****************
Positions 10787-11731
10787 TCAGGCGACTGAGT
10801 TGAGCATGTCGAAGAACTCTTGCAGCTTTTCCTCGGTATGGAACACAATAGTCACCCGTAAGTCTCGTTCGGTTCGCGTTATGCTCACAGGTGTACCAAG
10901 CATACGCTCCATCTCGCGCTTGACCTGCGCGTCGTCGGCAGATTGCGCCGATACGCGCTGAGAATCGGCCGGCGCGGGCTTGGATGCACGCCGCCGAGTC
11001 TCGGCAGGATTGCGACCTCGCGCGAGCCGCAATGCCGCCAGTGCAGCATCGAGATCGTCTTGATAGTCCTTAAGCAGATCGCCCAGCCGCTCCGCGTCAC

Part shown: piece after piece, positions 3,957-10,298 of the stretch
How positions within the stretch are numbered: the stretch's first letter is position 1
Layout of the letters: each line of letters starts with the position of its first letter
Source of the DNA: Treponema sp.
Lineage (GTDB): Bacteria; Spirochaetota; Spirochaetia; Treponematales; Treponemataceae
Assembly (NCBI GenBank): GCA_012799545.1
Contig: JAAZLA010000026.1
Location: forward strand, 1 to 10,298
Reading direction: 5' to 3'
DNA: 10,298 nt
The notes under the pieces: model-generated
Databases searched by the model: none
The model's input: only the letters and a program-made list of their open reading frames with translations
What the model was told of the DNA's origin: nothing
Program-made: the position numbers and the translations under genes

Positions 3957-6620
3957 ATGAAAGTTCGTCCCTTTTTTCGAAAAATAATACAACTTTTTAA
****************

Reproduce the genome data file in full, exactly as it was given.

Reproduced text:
Positions 10787-11731
10787 TCAGGCGACTGAGT
10801 TGAGCATGTCGAAGAACTCTTGCAGCTTTTCCTCGGTATGGAACACAATAGTCACCCGTAAGTCTCGTTCGGTTCGCGTTATGCTCACAGGTGTACCAAG
10901 CATACGCTCCATCTCGCGCTTGACCTGCGCGTCGTCGGCAGATTGCGCCGATACGCGCTGAGAATCGGCCGGCGCGGGCTTGGATGCACGCCGCCGAGTC
11001 TCGGCAGGATTGCGACCTCGCGCGAGCCGCAATGCCGCCAGTGCAGCATCGAGATCGTCTTGATAGTCCTTAAGCAGATCGCCCAGCCGCTCCGCGTCAC

Part shown: piece after piece, positions 3,957-10,298 of the stretch
How positions within the stretch are numbered: the stretch's first letter is position 1
Layout of the letters: each line of letters starts with the position of its first letter
Source of the DNA: Treponema sp.
Lineage (GTDB): Bacteria; Spirochaetota; Spirochaetia; Treponematales; Treponemataceae
Assembly (NCBI GenBank): GCA_012799545.1
Contig: JAAZLA010000026.1
Location: forward strand, 1 to 10,298
Reading direction: 5' to 3'
DNA: 10,298 nt
The notes under the pieces: model-generated
Databases searched by the model: none
The model's input: only the letters and a program-made list of their open reading frames with translations
What the model was told of the DNA's origin: nothing
Program-made: the position numbers and the translations under genes

Positions 3957-6620
3957 ATGAAAGTTCGTCCCTTTTTTCGAAAAATAATACAACTTTTTAA